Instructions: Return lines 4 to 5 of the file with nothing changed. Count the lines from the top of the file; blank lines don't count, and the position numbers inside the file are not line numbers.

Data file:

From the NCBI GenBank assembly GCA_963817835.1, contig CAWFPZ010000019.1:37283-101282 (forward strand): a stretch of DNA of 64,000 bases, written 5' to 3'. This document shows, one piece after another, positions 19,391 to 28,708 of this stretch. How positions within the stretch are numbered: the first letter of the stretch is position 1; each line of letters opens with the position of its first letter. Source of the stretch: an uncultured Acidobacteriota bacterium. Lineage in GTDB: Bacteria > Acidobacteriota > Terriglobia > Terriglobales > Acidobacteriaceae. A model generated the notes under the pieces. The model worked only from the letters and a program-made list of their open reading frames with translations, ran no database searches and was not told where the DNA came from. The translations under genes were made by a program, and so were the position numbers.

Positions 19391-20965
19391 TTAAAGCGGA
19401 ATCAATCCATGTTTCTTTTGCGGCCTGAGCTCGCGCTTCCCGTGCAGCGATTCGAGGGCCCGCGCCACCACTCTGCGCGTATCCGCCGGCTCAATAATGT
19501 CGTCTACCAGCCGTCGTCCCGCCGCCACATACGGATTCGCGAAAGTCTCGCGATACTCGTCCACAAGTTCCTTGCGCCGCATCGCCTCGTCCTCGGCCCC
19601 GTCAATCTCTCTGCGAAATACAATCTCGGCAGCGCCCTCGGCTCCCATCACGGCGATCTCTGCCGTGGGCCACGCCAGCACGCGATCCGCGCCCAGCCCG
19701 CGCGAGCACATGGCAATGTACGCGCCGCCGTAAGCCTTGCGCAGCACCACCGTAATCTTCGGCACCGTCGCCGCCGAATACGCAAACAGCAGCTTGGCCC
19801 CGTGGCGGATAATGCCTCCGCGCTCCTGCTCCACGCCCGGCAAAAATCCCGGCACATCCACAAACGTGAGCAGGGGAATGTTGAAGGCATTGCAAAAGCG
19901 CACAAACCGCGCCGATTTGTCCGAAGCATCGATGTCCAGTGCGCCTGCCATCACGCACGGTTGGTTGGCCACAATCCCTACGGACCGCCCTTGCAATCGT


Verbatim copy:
19401 ATCAATCCATGTTTCTTTTGCGGCCTGAGCTCGCGCTTCCCGTGCAGCGATTCGAGGGCCCGCGCCACCACTCTGCGCGTATCCGCCGGCTCAATAATGT
19501 CGTCTACCAGCCGTCGTCCCGCCGCCACATACGGATTCGCGAAAGTCTCGCGATACTCGTCCACAAGTTCCTTGCGCCGCATCGCCTCGTCCTCGGCCCC